Stamp Collecting on Tin Can Island?

Tin Can Mail

By Craig Buggins

A small volcanic island, just 15km2 in size and with a population of under 1000 hardly sounds like a place with a fantastic philatelic history; but Niuafo’ou, or ‘Tin Can Island’ as it’s also known has just that.

Niuafo’ou is located in the middle of the Pacific Ocean and is the most northerly of the islands which comprises the Kingdom of Tonga. The island suffered from a lack of infrastructure and from the absence of a natural deep water harbour so mail could not be flown or shipped to the inhabitants. This is where its philatelic history stems from as a unique solution to this problem was formed.

A system was devised in the early 1930s where mail was thrown overboard from boats as they passed the island; this mail was then picked up by locals swimming out to collect it and bringing it back to shore in secure linin or tins. Swimmers would go out in all manners of rough seas and devised small rafts carved from mulberry trees which floated in the water to help them bring larger quantities of mail back to shore. The system worked well until a swimmer was fatally bitten by a shark in 1931; after this incident canoes were used to collect the mail.

Two Europeans are associated with the tin can mail service. Charles Ramsey, an Englishman, first brought the service to the attention of the philatelic community and himself became the only European man to swim and collect mail. Walter Quensell, a German who worked for Burns Philp and Co, saw a unique business opportunity and began using special cachets to stamp on outgoing tin can mail. As the service became more popular, collectors began sending in mail by the thousands and cruise ships started flooding into the waters around Niuafo’ou so passengers could have their mail collected by the swimmers. With this huge demand Quensell started designing more and more elaborate cachets which are still highly collectable today. Many of the ships which carried the mail to and from the island began to produce their own cachets which would include the captain and ships details, adding another element to tin can mail collections.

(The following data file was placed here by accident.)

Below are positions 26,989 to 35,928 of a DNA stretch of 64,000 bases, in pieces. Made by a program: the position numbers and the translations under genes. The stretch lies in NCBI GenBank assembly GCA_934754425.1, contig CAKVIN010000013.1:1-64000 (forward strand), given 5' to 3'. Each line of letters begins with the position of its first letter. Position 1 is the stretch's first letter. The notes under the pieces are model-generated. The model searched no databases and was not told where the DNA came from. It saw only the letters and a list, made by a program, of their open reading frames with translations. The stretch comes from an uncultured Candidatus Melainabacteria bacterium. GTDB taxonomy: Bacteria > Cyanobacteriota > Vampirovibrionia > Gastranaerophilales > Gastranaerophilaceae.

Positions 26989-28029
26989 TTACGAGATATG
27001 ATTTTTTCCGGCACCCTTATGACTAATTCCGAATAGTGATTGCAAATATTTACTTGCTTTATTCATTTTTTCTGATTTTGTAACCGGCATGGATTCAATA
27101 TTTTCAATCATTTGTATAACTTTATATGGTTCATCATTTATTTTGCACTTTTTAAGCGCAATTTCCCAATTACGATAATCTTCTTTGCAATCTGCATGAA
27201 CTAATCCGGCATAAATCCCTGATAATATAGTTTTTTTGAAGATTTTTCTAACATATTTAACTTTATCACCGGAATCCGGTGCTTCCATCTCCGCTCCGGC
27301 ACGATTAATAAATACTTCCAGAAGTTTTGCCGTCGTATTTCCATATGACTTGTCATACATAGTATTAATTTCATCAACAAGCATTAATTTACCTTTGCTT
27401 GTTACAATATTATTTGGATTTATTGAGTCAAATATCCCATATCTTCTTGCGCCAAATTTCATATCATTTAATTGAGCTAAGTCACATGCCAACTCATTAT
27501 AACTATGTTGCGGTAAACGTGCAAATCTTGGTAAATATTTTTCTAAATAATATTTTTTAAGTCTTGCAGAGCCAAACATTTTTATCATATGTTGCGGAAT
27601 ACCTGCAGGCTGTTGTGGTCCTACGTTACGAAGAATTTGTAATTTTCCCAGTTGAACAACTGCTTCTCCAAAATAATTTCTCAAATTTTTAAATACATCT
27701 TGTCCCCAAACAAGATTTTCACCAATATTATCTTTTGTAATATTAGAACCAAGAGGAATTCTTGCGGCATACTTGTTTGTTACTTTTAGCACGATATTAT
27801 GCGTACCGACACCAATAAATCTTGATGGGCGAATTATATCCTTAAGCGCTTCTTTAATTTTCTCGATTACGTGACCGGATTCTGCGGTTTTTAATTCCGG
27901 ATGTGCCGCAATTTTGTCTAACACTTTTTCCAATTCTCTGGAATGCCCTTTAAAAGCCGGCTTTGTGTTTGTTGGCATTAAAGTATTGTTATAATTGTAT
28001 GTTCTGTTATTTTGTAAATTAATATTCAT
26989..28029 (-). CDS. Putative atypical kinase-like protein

All of the outward tin can mail had to use Tonga postage stamps (although until 1950 the correct spelling for the country was Toga so don’t get confused if you see early stamps spelt this way!) Niuafo’ou has gained such a prominent place in Tonga’s postal history that since 1983 their post office has frequently issued special Niuafo’ou stamps – quite something for an island with such a small population.

The service was halted during World War Two as ships were prioritised for military needs and in 1946 the nearby volcano erupted which caused all the inhabitants to be evacuated. They didn’t return until 1958, with the tin can mail service resuming four years later.

Fortunately for the modern inhabitants of Niuafo’ou, a small airstrip has been built which now brings in mail by more conventional, if not as romantic means.

We have a great range of different tin can mails currently available, please let us know if there is a specific cachet you are looking for.

TCS204C        Tin Can Mail with USA stamps and fantastic range of cachets, our choice  £40


TCS204R        Tin Can Mail with Tonga stamps and great range of cachets, our choice      £40


Buy both for £65

To Order:


Call: 01303 278 137

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1 Response

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